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To get the percentage we computed seats lost / initial seats for both chambers to get individual seats lost percentages. We then average the percentages together to get a single number, essentially weighting the seats (Senate vs. House) by their relative individual significance.
Congressional elections are often counter-cyclical, and a recent question that has arisen is how out of line the Republican gain in the legislature and at the state level with historical norms.
The theory is that while a presidential election may have coattails, they are more than offset but subsequent mid-terms, and higher mobilization of the opposition in the end of the president's term. So we will be measuring the difference between the number of seats held in January 2001 vs. number of seats held in January 2009. It is worth noting that this does not give us the greatest difference, since early vacancies generally swing towards the President's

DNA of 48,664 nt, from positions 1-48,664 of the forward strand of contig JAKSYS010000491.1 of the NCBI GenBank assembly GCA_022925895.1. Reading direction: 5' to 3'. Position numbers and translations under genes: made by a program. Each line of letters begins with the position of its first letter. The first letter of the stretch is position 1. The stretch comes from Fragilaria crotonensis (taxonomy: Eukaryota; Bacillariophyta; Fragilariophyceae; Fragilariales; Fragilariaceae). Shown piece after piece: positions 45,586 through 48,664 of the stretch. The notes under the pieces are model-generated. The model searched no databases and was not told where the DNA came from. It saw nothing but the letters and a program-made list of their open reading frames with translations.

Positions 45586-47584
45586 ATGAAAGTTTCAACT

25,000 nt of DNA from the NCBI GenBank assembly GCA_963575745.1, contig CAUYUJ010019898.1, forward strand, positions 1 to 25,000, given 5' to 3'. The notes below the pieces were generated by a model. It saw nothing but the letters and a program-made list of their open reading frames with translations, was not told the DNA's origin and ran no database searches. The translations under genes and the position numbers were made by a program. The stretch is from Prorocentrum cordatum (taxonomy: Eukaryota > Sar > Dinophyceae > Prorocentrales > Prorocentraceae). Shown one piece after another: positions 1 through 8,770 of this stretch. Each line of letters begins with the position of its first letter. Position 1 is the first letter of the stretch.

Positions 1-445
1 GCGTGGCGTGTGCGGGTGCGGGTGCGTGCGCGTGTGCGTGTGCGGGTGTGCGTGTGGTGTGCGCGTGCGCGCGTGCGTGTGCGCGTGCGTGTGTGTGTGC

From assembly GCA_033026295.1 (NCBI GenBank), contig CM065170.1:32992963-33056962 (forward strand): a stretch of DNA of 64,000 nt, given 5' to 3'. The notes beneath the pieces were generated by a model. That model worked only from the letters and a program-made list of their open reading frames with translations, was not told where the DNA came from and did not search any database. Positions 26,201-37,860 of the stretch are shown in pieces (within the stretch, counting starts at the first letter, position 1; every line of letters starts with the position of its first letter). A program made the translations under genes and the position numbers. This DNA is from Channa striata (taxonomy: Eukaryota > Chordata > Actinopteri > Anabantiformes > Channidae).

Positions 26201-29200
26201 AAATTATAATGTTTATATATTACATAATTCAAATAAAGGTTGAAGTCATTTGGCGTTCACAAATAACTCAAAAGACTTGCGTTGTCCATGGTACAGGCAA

Starting in 1953 the breakdown was 47-48, favoring Republicans: Senator Morse, elected as a Republican, declared independence and did not caucus with either party. Additionally Hawaii and Alaska were not yet states. On opening day in 1961 the split was 65-35 (favoring Democrats). This represents a 27% loss of seats.
In 1953 the total was 214 Democrats to 221 Republicans (Rep. Reams caucused with Democrats). By 1961 the Democrats dominated 264 to 173, for a loss of 48 seats, or 22%.
Data -- every year of the Senate